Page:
I’ve had countless people living with HIV approach me for training advice in the last few years. Many of them have experienced stigma from other personal trainers in the past or they’re worried that their HIV status means they can no longer train as they would like to. Firstly, no-one should be made to feel “othered” or “less than” because of their status and secondly, it’s paramount that as a community we educate and destigmatise HIV.
Designing a fitness program for people living with HIV is absolutely no different to that of those curated for people who are HIV negative, but like every individual person we must assess their personal needs and risks to create a bespoke program to help them thrive.
Often HIV positive clients benefit far greater from tailored programs than what regular exercise promotes and I recommend to all my clients to talk to your health care provider and to consider your current health status and other medical conditions that may affect the type of exercise you can do before undertaking a new program.
Exercise must be personalised with specific goals, whether you aim to put on muscle and gain weight or lose it. Given that HIV symptoms vary, it’s best to take this into consideration when deciding on a goal with your personal trainer, for example ongoing HIV infection causes some people to lose weight, particularly lean body mass, that is, muscle involuntarily. This condition, called wasting, can be very serious if not addressed. Whereas for others, widespread lipodystrophy and HIV-related metabolic problems are causing excess fat gain. It’s vital to consider your health needs, if not, you may exasperate your condition, for example a person managing wasting shouldn’t be training for marathons and equally, a person who should lose weight may be risking their health if they are only focusing on resistance training.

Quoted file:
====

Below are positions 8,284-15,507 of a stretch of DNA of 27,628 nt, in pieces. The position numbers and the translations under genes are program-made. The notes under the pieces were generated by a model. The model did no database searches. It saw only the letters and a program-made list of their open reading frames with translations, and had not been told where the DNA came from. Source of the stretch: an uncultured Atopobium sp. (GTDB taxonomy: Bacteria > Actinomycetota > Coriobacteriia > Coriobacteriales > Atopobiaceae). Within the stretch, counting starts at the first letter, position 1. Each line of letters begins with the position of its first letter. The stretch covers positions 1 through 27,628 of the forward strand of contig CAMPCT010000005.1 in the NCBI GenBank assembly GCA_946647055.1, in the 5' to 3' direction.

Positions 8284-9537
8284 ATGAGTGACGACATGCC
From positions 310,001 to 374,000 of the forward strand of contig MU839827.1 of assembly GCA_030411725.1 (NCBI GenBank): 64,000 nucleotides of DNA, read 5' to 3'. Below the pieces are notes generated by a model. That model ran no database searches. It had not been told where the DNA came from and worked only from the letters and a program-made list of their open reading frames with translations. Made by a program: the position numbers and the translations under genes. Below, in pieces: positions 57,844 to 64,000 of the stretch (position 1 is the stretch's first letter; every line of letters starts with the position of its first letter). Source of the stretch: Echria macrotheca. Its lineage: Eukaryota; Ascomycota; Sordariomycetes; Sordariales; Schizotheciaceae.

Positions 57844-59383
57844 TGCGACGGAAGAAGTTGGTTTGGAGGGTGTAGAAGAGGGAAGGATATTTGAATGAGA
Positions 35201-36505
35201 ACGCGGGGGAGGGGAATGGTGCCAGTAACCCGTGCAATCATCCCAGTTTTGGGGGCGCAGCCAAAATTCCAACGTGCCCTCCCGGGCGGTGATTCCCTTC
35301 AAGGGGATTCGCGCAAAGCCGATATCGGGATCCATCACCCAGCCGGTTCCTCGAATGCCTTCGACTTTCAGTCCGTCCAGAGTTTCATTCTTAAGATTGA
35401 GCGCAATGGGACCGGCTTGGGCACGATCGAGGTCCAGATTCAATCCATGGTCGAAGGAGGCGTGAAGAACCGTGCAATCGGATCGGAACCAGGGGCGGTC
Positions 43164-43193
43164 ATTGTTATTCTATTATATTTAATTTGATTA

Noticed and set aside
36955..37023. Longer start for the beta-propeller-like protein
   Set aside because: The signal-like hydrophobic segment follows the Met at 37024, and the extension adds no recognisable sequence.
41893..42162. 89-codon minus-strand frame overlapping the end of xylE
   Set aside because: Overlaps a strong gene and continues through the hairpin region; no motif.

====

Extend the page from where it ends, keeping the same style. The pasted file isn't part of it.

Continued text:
Further benefits of exercise for people living with HIV endorsed by medical professionals include:
Maintain and build bone density for people at risk of osteopenia and osteoporosis.
A decrease in cardiovascular mortality and developing cardiovascular disease.
Lower blood pressure, higher insulin sensitivity and a more favourable plasma lipoprotein profile.
Reduce risk of developing Type 2 diabetes and cancer.
Beyond the physical benefits of exercise and what I consider the most important outcomes of exercising are the significant psychological benefits. Mental health conditions like anxiety and depression are a concern for many people, especially those living with HIV who continue to face stigma and prejudice in society. The psychological demands of HIV medications and the stress of living with HIV can be overwhelming and in the current health crisis we’re living through is magnifying theses concerns for our community.
Whilst I acknowledge exercise is not a cure for mental health conditions, it can certainly alleviate symptoms and improve your mental health. It is proven that exercise raises the levels of neurotransmitters, such as serotonin and an increased heart rate boosts the amount of endorphins circulating throughout the body.
I strongly recommend a workout regime that is best for you, your body and one that you enjoy. Know your body and what it is capable of and you’ll achieve the great things you are destined for. Your HIV status doesn’t define you as a person and what you can achieve in life!
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Introduction to Exercise and Thriving with HIV
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